Functions — reusable blocks of code

Another essential concept in coding is functions, which allow you to store a piece of code that does a single task inside a defined block, and then call that code whenever you need it using a single short command — rather than having to type out the same code multiple times. In this article we'll explore fundamental concepts behind functions such as basic syntax, how to invoke and define them, scope, and parameters.

Prerequisites: Basic computer literacy, a basic understanding of HTML and CSS, JavaScript first steps.
Objective: To understand the fundamental concepts behind JavaScript functions.

Where do I find functions?

In JavaScript, you'll find functions everywhere. In fact, we've been using functions all the way through the course so far; we've just not been talking about them very much. Now is the time, however, for us to start talking about functions explicitly, and really exploring their syntax.

Pretty much anytime you make use of a JavaScript structure that features a pair of parentheses — () — and you're not using a common built-in language structure like a for loop, while or do...while loop, or if...else statement, you are making use of a function.

Built-in browser functions

We've made use of functions built in to the browser a lot in this course. Every time we manipulated a text string, for example:

const myText = 'I am a string';
const newString = myText.replace('string', 'sausage');
console.log(newString);
// the replace() string function takes a source string,
// and a target string and replaces the source string,
// with the target string, and returns the newly formed string

Or every time we manipulated an array:

const myArray = ['I', 'love', 'chocolate', 'frogs'];
const madeAString = myArray.join(' ');
console.log(madeAString);
// the join() function takes an array, joins
// all the array items together into a single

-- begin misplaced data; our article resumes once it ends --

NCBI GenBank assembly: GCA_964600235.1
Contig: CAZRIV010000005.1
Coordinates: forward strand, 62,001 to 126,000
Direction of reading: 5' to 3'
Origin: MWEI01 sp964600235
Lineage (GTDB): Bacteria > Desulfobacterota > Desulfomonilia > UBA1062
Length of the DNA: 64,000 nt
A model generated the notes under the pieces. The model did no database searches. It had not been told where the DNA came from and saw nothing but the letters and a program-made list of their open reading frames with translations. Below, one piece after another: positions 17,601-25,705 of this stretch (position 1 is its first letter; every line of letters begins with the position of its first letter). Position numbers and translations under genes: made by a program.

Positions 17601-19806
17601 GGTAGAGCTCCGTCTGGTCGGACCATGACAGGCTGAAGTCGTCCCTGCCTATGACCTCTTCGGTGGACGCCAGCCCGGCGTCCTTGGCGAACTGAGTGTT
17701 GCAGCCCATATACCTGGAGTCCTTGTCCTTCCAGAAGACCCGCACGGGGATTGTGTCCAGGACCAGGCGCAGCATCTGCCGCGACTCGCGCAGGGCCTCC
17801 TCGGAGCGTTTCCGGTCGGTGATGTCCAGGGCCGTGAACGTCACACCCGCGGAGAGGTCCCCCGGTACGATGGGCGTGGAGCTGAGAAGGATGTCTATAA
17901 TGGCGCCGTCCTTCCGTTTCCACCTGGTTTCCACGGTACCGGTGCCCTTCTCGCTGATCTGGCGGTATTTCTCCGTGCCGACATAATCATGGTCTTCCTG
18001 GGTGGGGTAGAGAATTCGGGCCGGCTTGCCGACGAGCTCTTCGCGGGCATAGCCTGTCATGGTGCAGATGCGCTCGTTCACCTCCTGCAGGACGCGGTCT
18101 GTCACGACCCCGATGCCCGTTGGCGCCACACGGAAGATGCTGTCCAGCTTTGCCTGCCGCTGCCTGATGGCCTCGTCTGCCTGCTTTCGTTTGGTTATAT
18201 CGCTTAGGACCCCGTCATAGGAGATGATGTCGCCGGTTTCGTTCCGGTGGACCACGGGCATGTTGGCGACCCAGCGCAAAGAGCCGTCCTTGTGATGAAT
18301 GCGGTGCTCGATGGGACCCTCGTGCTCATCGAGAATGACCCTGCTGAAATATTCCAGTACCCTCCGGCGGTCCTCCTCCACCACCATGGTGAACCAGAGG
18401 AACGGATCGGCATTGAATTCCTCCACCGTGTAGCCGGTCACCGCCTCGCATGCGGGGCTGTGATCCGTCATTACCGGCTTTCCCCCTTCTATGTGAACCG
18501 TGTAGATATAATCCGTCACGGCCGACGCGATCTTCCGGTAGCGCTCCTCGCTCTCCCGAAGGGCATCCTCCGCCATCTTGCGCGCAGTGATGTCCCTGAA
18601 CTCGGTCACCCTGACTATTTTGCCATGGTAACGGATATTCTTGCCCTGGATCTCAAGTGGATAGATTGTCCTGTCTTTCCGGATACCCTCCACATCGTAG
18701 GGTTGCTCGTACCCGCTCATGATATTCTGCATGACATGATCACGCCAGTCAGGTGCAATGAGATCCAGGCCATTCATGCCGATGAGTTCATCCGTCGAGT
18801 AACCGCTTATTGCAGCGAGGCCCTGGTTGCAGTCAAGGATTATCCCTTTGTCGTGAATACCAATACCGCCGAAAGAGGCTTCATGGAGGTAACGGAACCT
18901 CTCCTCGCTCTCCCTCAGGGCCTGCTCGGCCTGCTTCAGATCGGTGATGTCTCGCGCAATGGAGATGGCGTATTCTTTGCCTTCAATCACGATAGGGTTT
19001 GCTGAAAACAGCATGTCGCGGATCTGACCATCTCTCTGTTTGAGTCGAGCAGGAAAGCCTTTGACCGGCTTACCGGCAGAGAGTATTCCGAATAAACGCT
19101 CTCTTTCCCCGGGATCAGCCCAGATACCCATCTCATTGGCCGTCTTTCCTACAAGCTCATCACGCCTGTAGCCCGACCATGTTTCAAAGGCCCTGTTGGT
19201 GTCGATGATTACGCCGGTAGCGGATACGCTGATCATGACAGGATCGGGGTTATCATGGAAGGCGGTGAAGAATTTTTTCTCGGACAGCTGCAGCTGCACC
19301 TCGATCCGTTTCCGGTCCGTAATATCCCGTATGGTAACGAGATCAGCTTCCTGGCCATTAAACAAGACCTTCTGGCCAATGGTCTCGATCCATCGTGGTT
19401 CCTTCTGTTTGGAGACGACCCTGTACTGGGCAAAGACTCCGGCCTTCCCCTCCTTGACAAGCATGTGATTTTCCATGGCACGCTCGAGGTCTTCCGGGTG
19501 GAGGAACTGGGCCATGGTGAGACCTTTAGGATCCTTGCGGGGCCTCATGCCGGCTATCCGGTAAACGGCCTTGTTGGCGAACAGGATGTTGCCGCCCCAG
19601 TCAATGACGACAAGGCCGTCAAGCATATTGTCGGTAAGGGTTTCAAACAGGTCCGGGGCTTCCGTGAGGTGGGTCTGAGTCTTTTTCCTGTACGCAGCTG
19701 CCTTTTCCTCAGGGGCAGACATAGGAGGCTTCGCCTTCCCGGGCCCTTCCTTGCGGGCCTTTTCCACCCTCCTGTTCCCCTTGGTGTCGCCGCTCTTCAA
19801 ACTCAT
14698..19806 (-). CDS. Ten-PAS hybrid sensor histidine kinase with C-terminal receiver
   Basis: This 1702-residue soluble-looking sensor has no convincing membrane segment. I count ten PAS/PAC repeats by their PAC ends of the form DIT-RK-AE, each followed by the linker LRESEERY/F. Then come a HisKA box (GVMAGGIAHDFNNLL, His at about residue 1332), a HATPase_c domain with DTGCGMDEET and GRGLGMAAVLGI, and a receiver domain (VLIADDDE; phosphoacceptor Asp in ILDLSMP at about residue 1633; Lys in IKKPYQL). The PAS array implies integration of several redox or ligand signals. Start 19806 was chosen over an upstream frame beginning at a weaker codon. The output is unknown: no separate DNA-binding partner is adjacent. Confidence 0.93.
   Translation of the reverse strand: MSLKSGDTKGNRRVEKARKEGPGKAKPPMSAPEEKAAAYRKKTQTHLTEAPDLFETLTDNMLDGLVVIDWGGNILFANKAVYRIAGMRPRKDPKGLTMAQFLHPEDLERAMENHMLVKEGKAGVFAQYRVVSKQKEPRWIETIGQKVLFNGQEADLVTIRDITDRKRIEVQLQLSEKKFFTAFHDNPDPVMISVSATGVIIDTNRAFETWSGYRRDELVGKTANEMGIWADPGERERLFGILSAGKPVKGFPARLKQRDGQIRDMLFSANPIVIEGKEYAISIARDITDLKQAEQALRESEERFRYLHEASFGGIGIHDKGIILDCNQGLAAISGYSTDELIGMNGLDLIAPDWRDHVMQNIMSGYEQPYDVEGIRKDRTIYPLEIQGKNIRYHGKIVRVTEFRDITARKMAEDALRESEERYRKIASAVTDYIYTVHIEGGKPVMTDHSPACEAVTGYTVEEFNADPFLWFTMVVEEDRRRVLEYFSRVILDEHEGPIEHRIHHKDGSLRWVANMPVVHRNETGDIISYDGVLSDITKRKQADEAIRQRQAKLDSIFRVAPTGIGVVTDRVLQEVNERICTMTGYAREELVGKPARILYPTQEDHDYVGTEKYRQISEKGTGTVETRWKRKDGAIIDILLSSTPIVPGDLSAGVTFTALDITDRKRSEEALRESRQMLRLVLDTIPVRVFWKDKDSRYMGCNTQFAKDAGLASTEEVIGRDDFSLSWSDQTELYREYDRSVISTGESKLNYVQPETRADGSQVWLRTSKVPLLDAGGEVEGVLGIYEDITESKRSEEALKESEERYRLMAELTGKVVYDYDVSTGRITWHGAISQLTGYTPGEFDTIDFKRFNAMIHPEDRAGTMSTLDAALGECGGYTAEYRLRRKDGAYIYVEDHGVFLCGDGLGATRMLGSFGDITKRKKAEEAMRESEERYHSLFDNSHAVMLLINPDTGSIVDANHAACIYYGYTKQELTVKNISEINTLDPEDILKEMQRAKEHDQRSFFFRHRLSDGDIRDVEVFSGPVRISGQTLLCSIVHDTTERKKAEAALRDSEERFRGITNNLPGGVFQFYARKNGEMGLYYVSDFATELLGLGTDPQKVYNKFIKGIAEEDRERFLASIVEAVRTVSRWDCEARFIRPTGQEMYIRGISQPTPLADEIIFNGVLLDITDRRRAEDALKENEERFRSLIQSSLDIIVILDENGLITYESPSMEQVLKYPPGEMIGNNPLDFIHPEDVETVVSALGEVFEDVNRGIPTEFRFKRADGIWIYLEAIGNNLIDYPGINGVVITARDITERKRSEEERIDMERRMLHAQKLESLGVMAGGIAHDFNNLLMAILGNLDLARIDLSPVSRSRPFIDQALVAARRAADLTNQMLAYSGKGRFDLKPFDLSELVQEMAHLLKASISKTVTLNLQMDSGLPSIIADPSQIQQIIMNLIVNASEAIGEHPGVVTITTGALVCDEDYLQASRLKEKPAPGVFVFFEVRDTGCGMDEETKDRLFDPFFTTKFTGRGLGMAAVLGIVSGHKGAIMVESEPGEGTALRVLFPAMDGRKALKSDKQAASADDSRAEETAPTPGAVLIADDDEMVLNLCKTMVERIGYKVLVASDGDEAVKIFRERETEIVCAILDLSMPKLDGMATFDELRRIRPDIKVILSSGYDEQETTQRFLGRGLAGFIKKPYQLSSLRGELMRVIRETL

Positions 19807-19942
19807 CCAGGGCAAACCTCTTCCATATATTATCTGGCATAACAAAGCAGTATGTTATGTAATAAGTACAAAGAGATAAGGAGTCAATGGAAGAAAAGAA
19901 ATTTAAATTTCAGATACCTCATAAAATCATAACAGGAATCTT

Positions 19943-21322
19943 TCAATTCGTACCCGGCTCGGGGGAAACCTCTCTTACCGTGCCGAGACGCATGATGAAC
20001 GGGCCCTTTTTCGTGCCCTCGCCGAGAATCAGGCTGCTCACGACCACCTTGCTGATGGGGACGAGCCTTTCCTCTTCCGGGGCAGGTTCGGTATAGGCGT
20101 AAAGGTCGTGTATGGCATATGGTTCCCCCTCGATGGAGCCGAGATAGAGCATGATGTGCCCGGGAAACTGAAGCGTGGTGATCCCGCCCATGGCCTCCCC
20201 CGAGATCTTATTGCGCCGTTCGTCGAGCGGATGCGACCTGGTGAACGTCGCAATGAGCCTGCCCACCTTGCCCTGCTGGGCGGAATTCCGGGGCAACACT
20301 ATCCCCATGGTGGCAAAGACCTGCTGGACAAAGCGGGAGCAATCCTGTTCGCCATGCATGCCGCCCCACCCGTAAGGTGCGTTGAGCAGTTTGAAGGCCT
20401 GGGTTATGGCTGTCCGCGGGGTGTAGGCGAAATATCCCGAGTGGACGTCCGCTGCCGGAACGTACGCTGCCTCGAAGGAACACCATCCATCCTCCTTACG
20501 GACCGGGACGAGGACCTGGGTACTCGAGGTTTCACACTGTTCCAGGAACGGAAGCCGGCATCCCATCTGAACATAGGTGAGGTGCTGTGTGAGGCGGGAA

// string, and returns this new string

Or every time we generated a random number:

const myNumber = Math.random();
// the random() function generates a random number between
// 0 and up to but not including 1, and returns that number

...we were using a function!

Note: Feel free to enter these lines into your browser's JavaScript console to re-familiarize yourself with their functionality, if needed.

The JavaScript language has many built-in functions to allow you to do useful things without having to write all that code yourself. In fact, some of the code you are calling when you invoke (a fancy word for run, or execute) a built in browser function couldn't be written in JavaScript — many of these functions are calling parts of the background browser code, which is written largely in low-level system languages like C++, not web languages like JavaScript.

Bear in mind that some built-in browser functions are not part of the core JavaScript language — some are defined as part of browser APIs, which build on top of the default language to provide even more functionality (refer to this early section of our course for more descriptions). We'll look at using browser APIs in more detail in a later module.

Functions versus methods